Dontnod idles in Twin Mirror.
Dontnod continues on his trampled path of important choices among motley people, but this time the problems shine through more than ever. The beautiful environments can not save the game from its unsympathetic protagonist, the thematic shortcomings and all the technical shortcomings.
Sam Higgs is an ass. He is also the digging journalist who revealed irregularities around the mine in his hometown of Basswood, West Virginia. When the mine later closed, Sam became a persona non grata in the small community and ran away. Two years later, he returns to attend the funeral of his friend and colleague Nick, but it does not take long before the fuss about the death begins to show. Sam and his ex-girlfriend Anna start digging into the mystery and it soon becomes clear that the quiet area of the city hides something terrible.
Sam has no direct superpowers but can go to his mind palace to experience memories or recreate events. These sequences are aesthetically pleasing, but are really just a few layers of sparkling paint on top of a simplistic puzzle with a ready-made solution.
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What is it?
Sleepy small town mystery.
I7 2600K, GTX 1070, 16 GB RAM
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There is a time when the game really jumps the shark – a sequence when Sam and Anna visit a collective of tents and caravans where addicts and outcasts have found a community. One of the camp residents was involved in the plot and Sam wants to question this guy, but is not allowed to walk around the campsite anyway. Sam decides to create a distraction by lighting a fire on a large and freshly painted wooden bear that one of the residents carved. As I said, Sam Higgs is an asshole.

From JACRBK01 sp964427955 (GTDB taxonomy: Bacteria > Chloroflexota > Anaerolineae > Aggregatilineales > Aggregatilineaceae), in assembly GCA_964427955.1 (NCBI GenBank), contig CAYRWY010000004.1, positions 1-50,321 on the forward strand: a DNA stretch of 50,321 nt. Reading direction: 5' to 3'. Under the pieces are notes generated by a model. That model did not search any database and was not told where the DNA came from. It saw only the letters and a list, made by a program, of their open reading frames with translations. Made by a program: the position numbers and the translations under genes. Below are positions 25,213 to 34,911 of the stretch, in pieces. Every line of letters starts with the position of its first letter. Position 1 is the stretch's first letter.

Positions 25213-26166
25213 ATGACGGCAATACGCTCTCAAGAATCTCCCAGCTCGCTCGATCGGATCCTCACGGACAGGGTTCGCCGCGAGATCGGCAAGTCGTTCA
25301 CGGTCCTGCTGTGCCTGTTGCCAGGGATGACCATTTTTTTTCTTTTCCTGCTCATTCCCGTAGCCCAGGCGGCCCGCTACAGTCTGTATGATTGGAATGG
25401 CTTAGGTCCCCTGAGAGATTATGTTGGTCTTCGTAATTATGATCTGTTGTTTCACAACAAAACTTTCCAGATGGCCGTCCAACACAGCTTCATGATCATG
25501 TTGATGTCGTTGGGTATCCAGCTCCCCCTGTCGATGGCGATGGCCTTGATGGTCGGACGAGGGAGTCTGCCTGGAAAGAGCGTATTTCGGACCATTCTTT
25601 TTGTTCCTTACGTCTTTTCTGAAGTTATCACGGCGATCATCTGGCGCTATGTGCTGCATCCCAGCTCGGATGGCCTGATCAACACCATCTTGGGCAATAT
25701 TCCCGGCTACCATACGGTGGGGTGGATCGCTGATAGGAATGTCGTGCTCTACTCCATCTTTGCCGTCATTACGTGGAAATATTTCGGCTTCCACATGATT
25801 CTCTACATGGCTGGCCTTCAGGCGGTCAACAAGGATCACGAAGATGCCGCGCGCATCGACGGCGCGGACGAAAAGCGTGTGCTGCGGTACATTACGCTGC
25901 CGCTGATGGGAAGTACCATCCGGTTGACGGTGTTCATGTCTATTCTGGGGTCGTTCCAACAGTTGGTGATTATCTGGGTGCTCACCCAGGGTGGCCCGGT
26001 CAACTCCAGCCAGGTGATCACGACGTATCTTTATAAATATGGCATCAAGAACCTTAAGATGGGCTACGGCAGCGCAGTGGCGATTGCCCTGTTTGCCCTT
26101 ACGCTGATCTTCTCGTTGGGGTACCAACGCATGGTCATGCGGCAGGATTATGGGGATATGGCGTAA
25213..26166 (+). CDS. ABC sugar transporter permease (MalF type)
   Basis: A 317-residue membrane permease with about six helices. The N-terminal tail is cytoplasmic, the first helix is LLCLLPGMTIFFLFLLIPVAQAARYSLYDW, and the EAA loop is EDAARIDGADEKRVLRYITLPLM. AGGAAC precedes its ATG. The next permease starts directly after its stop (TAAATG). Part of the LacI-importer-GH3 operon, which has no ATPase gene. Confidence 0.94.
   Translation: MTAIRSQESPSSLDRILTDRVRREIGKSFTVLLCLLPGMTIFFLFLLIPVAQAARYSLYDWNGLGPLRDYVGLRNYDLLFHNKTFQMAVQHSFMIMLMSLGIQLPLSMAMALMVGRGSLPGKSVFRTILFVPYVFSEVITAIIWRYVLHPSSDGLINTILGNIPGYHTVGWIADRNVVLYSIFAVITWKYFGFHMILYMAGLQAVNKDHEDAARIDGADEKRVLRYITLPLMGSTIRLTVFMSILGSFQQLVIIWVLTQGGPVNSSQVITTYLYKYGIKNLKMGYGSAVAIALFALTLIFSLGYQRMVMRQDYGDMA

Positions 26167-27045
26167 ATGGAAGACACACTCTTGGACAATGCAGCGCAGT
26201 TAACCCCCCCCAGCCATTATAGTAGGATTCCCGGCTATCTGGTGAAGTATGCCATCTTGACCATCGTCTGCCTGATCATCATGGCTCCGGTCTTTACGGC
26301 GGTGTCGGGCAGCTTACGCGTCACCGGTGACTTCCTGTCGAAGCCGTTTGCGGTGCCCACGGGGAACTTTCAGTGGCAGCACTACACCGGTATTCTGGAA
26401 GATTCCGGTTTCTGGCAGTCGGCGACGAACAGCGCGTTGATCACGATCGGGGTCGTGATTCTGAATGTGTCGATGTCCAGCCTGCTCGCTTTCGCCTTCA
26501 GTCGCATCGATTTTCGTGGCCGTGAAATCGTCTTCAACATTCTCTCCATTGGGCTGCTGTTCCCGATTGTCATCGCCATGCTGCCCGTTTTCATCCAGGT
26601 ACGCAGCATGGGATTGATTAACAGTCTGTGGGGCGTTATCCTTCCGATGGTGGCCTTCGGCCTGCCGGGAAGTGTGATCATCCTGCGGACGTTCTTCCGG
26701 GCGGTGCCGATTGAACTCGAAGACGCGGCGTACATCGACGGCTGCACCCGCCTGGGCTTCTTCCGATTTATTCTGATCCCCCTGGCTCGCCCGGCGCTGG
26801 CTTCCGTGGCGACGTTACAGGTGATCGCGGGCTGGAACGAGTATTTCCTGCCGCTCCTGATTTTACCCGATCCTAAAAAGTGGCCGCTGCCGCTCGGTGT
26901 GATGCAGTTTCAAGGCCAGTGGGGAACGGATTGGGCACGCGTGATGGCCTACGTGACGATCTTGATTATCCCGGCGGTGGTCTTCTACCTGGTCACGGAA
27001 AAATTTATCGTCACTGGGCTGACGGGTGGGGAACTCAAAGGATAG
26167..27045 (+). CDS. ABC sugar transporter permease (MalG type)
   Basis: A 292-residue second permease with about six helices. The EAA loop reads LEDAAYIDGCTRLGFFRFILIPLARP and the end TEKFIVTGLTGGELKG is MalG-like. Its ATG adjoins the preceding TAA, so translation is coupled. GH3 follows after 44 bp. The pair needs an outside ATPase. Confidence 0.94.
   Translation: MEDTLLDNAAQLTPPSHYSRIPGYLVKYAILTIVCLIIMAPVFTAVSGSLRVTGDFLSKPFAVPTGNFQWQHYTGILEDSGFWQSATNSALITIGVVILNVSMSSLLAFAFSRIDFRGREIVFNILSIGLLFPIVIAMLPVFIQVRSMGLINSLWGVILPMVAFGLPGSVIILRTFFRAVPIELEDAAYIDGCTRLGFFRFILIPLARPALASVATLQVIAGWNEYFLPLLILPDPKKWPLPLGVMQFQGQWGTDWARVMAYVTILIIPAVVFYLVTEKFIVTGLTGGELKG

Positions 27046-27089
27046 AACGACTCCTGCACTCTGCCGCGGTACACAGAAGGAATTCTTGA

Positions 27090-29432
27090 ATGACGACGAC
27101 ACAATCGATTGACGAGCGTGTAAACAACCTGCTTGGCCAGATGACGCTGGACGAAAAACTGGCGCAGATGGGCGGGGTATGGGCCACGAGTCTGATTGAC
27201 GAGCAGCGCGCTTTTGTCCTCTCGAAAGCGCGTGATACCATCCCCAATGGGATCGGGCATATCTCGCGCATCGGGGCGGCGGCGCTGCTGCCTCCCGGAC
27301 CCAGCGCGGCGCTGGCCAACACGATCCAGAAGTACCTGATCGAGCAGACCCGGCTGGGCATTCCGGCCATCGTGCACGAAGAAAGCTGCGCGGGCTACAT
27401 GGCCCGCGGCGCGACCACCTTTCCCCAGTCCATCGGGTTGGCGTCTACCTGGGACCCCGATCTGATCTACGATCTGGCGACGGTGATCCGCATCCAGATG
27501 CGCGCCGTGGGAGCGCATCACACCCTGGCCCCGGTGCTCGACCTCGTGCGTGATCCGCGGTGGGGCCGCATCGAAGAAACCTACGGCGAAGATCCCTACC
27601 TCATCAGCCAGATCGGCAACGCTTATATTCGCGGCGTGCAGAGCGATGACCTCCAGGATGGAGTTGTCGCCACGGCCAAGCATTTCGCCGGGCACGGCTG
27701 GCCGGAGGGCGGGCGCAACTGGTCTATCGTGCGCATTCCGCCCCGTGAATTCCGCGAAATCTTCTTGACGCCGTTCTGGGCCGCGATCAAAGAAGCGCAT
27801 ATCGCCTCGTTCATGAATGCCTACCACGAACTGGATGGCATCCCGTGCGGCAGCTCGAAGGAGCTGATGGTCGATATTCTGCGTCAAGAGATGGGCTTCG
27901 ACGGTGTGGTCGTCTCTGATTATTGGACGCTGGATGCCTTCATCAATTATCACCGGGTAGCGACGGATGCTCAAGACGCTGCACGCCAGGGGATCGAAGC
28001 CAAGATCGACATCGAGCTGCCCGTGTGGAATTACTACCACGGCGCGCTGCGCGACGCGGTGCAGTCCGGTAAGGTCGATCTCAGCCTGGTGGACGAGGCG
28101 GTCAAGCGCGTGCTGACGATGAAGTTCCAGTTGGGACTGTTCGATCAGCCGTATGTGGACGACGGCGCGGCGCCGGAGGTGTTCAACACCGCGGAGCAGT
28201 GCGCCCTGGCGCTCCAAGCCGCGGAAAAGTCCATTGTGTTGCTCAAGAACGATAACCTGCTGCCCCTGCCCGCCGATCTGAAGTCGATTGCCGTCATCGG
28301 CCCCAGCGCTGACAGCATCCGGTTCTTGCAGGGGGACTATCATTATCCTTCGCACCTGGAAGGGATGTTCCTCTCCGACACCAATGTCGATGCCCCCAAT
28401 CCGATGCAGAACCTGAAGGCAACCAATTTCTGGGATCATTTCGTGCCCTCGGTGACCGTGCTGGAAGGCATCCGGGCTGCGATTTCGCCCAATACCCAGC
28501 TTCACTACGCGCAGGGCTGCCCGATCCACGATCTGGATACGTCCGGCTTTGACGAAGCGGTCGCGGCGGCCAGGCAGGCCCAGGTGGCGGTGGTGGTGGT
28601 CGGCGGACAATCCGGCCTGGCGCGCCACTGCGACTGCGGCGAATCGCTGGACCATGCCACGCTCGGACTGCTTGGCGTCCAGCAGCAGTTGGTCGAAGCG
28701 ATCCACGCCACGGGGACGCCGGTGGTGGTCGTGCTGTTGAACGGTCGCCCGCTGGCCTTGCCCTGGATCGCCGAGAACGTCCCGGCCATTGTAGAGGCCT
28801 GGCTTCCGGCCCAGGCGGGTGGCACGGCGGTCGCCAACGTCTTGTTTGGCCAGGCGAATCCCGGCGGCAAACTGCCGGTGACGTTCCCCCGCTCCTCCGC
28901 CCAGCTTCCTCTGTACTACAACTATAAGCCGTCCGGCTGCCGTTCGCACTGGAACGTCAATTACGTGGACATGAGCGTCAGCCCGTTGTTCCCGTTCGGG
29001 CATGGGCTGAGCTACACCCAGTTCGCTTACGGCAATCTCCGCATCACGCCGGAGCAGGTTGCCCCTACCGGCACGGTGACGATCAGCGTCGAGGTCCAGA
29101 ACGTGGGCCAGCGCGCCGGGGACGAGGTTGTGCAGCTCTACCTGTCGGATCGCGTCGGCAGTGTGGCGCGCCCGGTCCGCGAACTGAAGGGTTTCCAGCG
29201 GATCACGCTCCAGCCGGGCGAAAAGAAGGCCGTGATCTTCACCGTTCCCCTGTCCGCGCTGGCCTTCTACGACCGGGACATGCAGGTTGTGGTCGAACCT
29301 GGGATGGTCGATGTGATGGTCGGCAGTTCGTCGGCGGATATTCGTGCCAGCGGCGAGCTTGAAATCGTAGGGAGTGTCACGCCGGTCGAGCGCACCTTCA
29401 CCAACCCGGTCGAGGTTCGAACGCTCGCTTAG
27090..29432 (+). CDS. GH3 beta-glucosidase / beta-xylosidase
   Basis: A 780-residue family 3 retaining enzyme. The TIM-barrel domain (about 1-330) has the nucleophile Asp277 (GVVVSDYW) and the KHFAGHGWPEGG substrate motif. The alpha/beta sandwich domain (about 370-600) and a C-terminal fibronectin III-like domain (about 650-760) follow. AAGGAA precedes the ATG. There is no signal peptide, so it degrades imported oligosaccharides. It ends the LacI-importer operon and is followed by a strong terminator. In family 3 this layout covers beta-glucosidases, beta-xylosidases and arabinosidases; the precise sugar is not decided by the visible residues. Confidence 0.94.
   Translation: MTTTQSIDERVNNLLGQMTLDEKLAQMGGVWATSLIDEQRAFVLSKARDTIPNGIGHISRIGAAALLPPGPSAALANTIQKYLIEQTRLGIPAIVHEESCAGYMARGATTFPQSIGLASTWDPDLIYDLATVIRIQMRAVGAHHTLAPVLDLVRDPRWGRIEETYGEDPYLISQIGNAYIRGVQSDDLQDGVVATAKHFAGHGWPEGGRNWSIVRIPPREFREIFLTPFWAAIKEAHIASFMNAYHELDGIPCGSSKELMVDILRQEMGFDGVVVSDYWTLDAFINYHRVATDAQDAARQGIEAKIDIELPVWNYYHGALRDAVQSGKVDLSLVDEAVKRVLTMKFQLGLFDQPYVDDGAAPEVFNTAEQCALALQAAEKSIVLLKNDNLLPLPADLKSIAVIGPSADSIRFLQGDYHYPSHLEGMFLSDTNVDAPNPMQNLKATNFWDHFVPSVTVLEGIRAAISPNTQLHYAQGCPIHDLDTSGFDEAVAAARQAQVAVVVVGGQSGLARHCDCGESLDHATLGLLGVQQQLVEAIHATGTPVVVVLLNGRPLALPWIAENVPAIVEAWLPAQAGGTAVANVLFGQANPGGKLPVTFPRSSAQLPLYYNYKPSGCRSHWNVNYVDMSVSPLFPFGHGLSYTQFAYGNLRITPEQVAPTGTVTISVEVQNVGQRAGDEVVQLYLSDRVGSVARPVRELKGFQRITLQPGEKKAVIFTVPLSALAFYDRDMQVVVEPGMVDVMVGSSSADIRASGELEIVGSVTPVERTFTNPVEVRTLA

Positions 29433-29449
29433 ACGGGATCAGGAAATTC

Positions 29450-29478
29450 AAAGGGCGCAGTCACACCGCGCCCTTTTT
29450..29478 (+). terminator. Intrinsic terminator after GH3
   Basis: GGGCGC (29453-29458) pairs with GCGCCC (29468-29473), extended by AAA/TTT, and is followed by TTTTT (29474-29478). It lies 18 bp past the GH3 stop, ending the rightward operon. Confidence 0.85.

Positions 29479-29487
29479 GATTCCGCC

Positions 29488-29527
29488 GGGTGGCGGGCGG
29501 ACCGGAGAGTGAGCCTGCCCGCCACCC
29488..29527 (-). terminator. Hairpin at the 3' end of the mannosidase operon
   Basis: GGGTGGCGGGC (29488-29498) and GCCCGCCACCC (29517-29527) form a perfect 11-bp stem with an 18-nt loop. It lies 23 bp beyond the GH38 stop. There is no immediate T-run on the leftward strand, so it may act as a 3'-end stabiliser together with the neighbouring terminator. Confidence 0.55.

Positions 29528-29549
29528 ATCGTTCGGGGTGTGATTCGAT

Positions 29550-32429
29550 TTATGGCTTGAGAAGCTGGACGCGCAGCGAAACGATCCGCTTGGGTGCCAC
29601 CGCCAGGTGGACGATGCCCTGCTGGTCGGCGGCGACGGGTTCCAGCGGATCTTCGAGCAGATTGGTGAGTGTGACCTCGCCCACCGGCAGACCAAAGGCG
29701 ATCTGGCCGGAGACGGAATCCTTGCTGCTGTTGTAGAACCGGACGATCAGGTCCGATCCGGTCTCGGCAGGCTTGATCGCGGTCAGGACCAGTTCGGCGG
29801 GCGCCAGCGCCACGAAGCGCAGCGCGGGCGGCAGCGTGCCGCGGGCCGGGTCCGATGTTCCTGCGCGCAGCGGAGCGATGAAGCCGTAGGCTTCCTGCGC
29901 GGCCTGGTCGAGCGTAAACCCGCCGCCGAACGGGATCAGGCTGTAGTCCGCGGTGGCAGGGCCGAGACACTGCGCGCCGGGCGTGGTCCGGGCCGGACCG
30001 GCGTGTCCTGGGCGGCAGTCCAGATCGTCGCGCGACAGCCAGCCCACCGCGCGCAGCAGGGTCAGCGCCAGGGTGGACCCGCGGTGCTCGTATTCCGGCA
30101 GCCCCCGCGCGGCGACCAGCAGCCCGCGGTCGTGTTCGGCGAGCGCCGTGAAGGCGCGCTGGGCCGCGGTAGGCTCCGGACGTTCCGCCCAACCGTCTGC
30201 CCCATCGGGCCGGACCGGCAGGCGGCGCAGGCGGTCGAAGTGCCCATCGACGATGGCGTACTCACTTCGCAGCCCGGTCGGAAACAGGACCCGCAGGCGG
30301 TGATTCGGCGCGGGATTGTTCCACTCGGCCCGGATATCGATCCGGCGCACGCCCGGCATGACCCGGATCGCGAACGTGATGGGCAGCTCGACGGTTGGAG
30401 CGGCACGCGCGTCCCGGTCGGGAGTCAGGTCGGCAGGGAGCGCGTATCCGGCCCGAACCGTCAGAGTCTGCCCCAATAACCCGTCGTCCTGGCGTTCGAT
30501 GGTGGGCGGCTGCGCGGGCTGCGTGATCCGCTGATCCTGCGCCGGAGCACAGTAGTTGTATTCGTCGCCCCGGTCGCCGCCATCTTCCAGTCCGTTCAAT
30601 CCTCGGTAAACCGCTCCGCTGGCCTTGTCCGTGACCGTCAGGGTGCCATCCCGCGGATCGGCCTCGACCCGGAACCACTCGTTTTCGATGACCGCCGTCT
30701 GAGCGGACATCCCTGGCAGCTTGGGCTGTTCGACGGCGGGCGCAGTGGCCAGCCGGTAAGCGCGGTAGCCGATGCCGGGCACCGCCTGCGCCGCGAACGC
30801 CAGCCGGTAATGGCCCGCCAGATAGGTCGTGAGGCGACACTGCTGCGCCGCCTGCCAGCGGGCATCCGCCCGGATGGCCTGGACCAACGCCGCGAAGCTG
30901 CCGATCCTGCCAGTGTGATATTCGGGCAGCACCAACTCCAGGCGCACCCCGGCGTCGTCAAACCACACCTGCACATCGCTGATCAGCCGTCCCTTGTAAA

As a player, of course, I’m forced to become an accomplice when Sam goes to his mind palace and plans his atrocity. Anna agrees to destroy a woman’s garden hose so that she cannot help with the extinguishing work. This sequence gives me bad vibes on several levels. The whole thing is reminiscent of the completely shameless logic that the late nineties adventure games dealt with, as when agent Brent Halligan in Mystery of the Druids poisoned a homeless man and stole his small change so that he could use the telephone booth. The game seems to try to talk about the widespread pill abuse that plagues American mills, but the story is as short-sighted and banal as it can get. That Sam uses violence against those who are most vulnerable in this whole problem gives a really bad taste in the mouth. Maybe the screenwriter is trying to say something about the fact that things sometimes have to be destroyed in order to be saved or something like that, but it is so ridiculously done that it becomes purely tragicomic.
Our main character’s panic attacks are reduced to silly mini-games and the story lands in a kind of high school idea that social ability goes against the analytical. Dontnod’s games have always had an ability to stay with me for a long time. I think that too Twin Mirror will be there in the back of my mind for a while to come, but not as a nostalgic memory but as a series of questions about how in full swing it could be so harmless, misdirected and sad.
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